RGO flakes are randomly mixed with PS. Owing to a large surface to volume ratio of RGO, RGO is
shown to cover large areas of composites and the incorporation of higher concentrations of RGO
reveals more crumpled or folded structures as observed previously.13
Fig. 2 (a) shows the electrical conductivity of the composites as a function of RGO
concentration. The electrical conductivity of RGO/PS composites dramatically increases by five
orders of magnitude upon increasing the RGO concentration from 0.25 vol.% to 2.5 vol.% and it
starts to saturate above 2.5 vol.%. It can be explained that the electrical conductivity of the
composites increases significantly once the conductive networks of RGO have been formed above a
certain critical concentration of RGO in the matrix.
The trend exhibits a power law dependence on the RGO concentration. It indicates that the
electrical conductivity of the composites follows the percolation model, = f[( - c)/(1 - c)]t,
where f is the filler (RGO) conductivity, is the volume loading fraction of RGO, c is the
threshold volume loading fraction, and t is the critical exponent which is believed to be universal and
close to 2.18 The inset shows that the best fitting of data yields a critical exponent t ~ 1.6. The
percolation threshold (c) is ~ 0.25 vol.% and the extracted electrical conductivity of the filler (f) is
1.9 103 S/m. The c is slightly higher than the previous reported value (~ 0.1 vol.%) in ref 13. We
speculate that this may be attributed to non-uniform dispersion of RGO or our use of insulating
media (PS) with a larger molecular weight. These may result in different dispersion behavior and
difference in the percolation threshold. In addition, the f is two orders of magnitude lower than that
in ref. 13. This may originate from imperfect reduction process.

Temperature-dependent electrical conductivity () of RGO/PS composites was investigated

at the temperature ranging from 30 to 300 K. The temperature-dependent displays an insulating
behavior over the measurement temperature range as shown in Fig. 2 (b). The electrical conductivity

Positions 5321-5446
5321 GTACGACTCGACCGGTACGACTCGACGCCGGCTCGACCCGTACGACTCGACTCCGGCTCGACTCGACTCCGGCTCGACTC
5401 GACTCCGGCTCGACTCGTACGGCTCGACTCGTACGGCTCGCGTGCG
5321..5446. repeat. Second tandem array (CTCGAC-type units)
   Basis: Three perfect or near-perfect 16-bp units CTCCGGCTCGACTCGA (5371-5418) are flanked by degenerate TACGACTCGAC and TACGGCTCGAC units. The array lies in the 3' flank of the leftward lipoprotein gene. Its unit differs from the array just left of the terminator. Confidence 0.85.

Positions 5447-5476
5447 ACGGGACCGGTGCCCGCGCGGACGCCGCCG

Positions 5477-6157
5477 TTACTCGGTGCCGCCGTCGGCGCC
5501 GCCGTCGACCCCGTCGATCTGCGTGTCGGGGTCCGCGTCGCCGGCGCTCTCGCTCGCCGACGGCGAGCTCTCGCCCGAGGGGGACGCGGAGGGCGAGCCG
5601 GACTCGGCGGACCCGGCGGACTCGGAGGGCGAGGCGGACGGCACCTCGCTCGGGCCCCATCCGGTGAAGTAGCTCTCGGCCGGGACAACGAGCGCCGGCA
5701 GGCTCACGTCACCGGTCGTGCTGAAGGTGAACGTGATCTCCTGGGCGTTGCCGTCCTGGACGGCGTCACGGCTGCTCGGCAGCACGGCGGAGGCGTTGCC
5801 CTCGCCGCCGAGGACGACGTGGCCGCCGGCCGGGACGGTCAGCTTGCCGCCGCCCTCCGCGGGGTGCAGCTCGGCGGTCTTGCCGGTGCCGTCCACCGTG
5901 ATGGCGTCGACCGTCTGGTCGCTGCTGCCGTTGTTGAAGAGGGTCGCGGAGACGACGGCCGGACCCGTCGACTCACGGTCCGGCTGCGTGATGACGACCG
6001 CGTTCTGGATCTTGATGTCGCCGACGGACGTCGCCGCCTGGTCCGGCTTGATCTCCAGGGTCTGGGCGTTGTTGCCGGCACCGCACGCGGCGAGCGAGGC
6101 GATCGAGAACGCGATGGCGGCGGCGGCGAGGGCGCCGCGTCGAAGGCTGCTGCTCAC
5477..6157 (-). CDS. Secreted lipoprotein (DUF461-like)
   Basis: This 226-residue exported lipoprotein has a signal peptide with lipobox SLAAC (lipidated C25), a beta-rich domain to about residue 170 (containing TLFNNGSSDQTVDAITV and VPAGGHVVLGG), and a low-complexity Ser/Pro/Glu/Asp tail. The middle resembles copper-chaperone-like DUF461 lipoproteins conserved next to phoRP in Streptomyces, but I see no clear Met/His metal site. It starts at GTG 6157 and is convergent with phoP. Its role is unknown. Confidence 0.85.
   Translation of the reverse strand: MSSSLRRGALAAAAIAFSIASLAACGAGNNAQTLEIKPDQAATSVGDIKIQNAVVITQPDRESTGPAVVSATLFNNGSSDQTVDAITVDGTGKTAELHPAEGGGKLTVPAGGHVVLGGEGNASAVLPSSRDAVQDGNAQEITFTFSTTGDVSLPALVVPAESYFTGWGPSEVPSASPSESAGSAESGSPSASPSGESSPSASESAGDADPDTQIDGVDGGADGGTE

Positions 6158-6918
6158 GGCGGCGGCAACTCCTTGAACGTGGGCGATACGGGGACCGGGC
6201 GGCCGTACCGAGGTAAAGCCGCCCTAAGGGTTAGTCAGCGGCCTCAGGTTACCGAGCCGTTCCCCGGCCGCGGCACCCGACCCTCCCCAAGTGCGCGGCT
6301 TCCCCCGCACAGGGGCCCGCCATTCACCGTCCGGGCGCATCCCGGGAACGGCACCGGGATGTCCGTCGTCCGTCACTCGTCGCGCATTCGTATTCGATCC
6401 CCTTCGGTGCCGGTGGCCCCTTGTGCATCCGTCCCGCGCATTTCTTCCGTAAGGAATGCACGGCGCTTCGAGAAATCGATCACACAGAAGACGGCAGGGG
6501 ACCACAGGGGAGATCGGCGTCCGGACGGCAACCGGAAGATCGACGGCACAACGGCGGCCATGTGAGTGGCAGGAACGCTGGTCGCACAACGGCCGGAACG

shows the exponential dependence on temperature ( ~ exp(-T -1/2)). It can be explained by the
variable-range hopping (VRH) mechanism, which deals with electrical conductivity as a function of
temperature for disordered systems. The generalized form of electrical conductivity based on VRH is
described by19-21

T0 p
0 exp

where 0,T0, and p are the pre-factor, the characteristic temperature, and the characteristic exponent,
There have been many reports on VRH behaviors in electrical conductivity for single-layer
RGO flakes.19, 22-24 In general, different types of VRH can be observed in 2D RGO or defective
graphene systems. For example, it has been reported that graphene-derived 2D single flakes follow
either Mott VRH (p = 1/3 for 2D systems)22-24 or Efros-Shklovskii (ES) VRH (p = 1/2).19, 25
Coulomb interactions in disordered systems can decrease the density of states near the Fermi level
and this leads to p = 1/2 and the ES VRH conduction behavior.19, 20 In contrast, p = 1/(D+1) (where D
is the dimension of systems) for Mott VRH is attributed to the finite and constant density of states
near the Fermi level.19, 21 Recently, D. Joung et al. reported relationship between sp2 domain fractions
of individual RGO flakes and the ES VRH behavior. They demonstrated the ES VRH behavior (p ~
1/2) in RGO. With increasing sp2 domains, the characteristic temperature T0 was reduced and the 2D
localization length extracted from T0 increased.19 It indicates the imperfect reduction deteriorates the
electrical conductivity due to disorder. In addition, C. Chuang et al. experimentally demonstrated
that hydrogenated graphene could also exhibit ES VRH.25
We observe that the electrical conductivity of RGO/PS composites exhibits the ES VRH

behavior (p ~ 1/2, thus similar to the ES VRH behavior previously reported on individual RGO
flakes19) as shown in Fig. 2 (b). The exponent p was also confirmed using the logarithmic derivative
analysis as used in refs. 19 and 25. On the other hand, the previous studies on nano graphite
composites showed 2D (p = 1/3) or 3D (p = 1/4) Mott VRH.26, 27 We conjecture those different
observations of p in composites based on graphene or nano graphite may have to do with the more
conductive filler (graphene/graphite, which individually do not exhibit VRH conduction) as well as